After the United States entered World War II in December 1941, virtually all American journalists and photo departments left. One prominent photo department stayed and worked with the Nazi regime: The Associated Press.

As German historian Harriet Scharnberg of Halle’s Martin Luther University discovered, the Associated Press photo department remained in Germany, working under the auspices of the Nazi Ministry of Propaganda and employing Germans, including the notorious prominent SS photographer, Franz Roth.

A German researcher and fellow at the University of Vienna’s history department, Norman Domeier, found additional documents showing how complicit AP was with Hitler and the Nazis.

Between 1941 and 1945, while the Nazis sought to exterminate European Jewry, slaughtering six million Jews and five million other people, the Associated Press and the Nazis exchanged tens of thousands of pictures. The Nazis then used them in their propaganda; Hitler even had them regularly delivered to his office.

A former German AP employee named Willy Brandt, (not the future German chancellor), wrote a 40-page letter in 1946 to the former Berlin AP bureau chief, Louis Paul Lochner. Brandt spoke of the exchanging of pictures, writing about a special photo press department called “Buero Laux,” organized jointly by the Nazi Foreign Office and the SS.

Brandt quoted the head of the photo department, SS-Lieutenant Colonel Helmut Laux, saying, “Considering existing circumstance, it is definitely an advantage to the German cause if a German picture is established in the neutral foreign press at all. (…) We’ll offer these pictures to AP first, for which they will send us their own material.” Laux was the personal photographer of Foreign Minister Joachim von Ribbentrop, which suggests that photos of Nazi leaders as heroes were published in American newspapers.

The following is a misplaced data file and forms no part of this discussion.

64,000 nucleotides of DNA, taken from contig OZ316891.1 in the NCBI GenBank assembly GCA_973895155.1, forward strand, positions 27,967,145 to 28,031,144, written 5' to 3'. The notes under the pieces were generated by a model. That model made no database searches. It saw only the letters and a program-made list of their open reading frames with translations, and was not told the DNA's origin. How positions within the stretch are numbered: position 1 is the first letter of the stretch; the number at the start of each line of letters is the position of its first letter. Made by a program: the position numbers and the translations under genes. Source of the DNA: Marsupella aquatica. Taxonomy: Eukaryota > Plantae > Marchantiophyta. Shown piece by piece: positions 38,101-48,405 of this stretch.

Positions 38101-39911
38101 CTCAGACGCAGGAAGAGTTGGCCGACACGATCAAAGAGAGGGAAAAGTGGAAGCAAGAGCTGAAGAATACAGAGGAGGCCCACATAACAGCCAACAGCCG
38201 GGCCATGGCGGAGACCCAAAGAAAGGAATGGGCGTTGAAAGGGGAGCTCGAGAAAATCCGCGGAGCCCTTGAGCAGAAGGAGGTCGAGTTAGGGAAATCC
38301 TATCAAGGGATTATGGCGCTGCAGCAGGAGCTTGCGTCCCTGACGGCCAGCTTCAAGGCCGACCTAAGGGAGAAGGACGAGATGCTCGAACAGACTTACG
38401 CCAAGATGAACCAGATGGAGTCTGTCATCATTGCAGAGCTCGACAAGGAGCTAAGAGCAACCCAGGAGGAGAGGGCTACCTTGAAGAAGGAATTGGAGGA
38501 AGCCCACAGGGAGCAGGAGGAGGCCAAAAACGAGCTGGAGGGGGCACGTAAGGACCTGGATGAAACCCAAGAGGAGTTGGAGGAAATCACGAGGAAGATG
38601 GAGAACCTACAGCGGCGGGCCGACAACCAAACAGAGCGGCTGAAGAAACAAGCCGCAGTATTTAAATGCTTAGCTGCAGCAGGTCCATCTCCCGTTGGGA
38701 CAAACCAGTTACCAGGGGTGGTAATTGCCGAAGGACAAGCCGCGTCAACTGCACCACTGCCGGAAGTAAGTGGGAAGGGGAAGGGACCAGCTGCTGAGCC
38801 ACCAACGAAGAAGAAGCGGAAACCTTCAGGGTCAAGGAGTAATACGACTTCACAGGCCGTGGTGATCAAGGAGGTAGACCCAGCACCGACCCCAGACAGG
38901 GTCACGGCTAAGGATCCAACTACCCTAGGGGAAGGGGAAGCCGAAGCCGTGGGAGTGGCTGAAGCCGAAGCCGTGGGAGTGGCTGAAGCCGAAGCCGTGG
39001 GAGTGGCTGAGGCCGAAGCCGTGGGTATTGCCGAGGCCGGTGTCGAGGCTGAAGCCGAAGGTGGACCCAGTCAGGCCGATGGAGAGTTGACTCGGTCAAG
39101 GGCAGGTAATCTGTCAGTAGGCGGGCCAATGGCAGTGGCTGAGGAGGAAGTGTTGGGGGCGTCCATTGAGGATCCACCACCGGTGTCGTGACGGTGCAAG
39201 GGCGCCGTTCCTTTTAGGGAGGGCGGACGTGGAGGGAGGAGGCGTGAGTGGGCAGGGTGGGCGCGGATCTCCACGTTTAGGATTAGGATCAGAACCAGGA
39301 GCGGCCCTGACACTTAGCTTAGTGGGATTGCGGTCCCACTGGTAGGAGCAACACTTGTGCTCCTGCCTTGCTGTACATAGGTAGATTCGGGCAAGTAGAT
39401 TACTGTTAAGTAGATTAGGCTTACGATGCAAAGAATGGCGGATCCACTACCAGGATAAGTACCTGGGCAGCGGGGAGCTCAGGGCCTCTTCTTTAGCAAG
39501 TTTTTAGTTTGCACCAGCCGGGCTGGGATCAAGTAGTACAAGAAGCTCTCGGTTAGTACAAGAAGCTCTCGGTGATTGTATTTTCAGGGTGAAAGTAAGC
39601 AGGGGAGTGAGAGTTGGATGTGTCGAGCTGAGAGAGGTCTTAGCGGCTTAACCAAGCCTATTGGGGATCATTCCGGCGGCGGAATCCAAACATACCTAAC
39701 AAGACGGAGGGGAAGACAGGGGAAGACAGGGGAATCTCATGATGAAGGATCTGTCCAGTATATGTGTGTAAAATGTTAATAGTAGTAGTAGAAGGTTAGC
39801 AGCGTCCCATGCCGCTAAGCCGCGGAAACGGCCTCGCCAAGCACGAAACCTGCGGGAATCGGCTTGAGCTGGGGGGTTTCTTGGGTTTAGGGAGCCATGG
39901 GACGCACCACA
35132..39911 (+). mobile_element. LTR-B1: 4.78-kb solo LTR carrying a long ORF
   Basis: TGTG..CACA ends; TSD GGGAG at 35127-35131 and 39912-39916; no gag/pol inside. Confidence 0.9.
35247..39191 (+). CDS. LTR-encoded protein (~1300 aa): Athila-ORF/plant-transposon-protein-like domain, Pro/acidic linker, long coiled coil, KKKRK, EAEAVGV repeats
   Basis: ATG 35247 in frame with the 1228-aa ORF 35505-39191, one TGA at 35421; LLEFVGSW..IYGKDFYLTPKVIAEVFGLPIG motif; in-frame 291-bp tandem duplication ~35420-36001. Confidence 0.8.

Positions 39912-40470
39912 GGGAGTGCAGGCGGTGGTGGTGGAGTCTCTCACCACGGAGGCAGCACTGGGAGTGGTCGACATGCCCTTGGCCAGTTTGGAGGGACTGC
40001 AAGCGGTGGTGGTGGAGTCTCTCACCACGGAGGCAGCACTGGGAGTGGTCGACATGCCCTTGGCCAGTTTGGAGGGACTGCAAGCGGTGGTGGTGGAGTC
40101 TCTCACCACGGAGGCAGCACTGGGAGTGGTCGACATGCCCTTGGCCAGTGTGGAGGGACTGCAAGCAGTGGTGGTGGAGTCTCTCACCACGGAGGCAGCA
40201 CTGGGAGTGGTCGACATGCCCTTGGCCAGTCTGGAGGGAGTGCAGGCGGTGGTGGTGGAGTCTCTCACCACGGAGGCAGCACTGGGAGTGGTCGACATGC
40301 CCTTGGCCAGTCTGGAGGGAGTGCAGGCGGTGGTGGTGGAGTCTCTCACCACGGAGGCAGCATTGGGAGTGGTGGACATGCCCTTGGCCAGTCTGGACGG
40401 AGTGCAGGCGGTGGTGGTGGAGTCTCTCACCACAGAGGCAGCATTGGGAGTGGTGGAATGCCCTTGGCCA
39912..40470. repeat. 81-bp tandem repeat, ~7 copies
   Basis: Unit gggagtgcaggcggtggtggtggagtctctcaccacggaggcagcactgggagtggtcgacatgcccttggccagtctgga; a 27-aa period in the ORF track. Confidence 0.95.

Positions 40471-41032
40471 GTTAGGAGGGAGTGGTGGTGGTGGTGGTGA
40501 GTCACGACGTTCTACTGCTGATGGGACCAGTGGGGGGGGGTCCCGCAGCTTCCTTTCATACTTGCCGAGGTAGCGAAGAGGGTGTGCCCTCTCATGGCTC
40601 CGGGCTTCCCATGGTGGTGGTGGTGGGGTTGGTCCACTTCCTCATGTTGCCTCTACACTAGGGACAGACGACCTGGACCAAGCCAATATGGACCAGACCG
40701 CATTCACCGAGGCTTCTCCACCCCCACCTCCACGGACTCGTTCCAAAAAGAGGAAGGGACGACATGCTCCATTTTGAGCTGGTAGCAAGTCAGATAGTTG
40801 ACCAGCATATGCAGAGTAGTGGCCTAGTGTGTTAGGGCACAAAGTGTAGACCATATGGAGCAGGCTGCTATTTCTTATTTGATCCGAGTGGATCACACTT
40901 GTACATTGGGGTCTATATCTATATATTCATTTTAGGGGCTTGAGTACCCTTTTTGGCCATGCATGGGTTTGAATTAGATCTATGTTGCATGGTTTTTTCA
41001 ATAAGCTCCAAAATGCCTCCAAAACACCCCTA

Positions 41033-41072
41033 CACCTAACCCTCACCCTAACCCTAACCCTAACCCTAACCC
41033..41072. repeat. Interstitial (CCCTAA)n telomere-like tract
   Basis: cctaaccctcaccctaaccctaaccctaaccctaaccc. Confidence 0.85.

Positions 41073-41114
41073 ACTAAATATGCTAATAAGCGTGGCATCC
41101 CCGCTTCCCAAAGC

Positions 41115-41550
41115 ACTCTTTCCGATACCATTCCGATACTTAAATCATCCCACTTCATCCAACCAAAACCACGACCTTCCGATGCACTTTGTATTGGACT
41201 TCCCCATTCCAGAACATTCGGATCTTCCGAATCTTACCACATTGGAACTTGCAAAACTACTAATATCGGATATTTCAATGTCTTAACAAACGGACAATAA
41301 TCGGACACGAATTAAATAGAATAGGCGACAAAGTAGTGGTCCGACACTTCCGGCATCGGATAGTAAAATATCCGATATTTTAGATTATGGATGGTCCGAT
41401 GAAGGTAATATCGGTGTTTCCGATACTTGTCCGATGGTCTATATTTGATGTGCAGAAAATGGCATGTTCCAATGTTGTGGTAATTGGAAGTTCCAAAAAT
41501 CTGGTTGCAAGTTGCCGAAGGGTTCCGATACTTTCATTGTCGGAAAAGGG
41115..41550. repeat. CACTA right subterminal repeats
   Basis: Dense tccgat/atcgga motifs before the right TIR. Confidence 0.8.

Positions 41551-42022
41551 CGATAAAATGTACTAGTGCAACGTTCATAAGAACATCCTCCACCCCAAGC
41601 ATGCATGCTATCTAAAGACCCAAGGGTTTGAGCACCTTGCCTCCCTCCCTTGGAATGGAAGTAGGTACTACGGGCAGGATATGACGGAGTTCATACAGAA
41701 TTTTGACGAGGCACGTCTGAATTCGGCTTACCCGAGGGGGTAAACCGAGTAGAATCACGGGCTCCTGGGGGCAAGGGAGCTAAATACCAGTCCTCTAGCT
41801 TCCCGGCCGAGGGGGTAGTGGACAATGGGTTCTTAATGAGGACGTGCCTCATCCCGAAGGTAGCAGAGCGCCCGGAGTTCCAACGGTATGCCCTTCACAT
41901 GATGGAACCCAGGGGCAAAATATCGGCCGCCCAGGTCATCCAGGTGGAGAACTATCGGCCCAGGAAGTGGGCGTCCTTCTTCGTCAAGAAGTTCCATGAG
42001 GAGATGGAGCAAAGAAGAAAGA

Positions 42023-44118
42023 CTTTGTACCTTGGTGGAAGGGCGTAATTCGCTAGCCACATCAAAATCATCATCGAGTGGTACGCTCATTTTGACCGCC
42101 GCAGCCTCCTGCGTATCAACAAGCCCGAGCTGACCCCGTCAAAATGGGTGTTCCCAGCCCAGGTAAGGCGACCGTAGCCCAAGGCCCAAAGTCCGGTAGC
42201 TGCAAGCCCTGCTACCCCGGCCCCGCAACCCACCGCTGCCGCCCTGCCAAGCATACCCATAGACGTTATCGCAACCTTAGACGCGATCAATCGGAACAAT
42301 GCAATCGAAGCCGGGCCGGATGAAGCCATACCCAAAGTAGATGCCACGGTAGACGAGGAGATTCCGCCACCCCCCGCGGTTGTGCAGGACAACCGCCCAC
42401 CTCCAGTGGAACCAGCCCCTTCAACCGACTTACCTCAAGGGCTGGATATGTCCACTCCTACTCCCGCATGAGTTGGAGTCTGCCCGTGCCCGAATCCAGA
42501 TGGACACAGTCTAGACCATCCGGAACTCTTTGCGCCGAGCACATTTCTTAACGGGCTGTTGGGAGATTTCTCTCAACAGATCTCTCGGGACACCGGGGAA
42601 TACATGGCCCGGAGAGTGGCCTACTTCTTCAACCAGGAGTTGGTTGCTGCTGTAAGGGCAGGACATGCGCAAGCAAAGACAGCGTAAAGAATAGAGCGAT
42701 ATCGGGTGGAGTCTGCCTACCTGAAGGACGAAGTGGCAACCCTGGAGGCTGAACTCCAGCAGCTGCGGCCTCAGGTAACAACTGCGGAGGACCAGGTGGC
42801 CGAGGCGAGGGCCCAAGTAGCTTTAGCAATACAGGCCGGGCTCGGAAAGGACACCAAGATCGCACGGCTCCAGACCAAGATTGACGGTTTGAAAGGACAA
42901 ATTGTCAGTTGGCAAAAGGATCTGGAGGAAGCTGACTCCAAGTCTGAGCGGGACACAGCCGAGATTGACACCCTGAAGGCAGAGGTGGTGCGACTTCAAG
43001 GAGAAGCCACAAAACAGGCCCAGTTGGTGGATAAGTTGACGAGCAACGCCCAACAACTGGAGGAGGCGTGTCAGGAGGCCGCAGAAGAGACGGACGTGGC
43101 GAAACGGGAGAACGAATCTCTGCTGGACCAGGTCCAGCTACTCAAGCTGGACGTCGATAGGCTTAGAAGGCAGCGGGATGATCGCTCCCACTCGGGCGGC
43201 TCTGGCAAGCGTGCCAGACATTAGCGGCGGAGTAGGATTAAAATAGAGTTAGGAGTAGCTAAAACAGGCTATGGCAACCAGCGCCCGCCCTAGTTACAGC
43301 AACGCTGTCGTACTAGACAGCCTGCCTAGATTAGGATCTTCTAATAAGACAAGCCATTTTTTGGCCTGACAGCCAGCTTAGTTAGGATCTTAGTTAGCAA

As The Times Of Israel reports:

In his 1946 letter, Brandt writes that he traveled to Stockholm twice to meet an AP correspondent whom he knew from Berlin AP bureau times. Domeier points out that the Swedish picture agency “Pressens Bild” was used as a cover-up for the exchange of photos, which were sent through Sweden.

As the AP wrote to The Times of Israel, “The Associated Press carefully vetted the images it received and distributed a portion to its global customers based on their news value and timeliness, rejecting propaganda. The images, which gave the public views inside Nazi Germany and Nazi-occupied countries while war was raging, were captioned to make clear their German origins.”

Yet the images selected for exchange, of course, reflected the Nazi narrative of historic events. They were taken by members of the SS — which goes unmentioned in the captions. Their selection for publication in the foreign overseas press was a strategic act of propaganda by the Nazis.

The Nazis had already used AP photos for anti-Semitic publications. In “The Jews in the USA,” the Associated Press is the most-used photo source. In the SS-training booklet “The Untermensch,” (“The Subhuman”) AP was the third-most used; in Hans Hinkel’s “Jewish Quarters of Europe” it is second.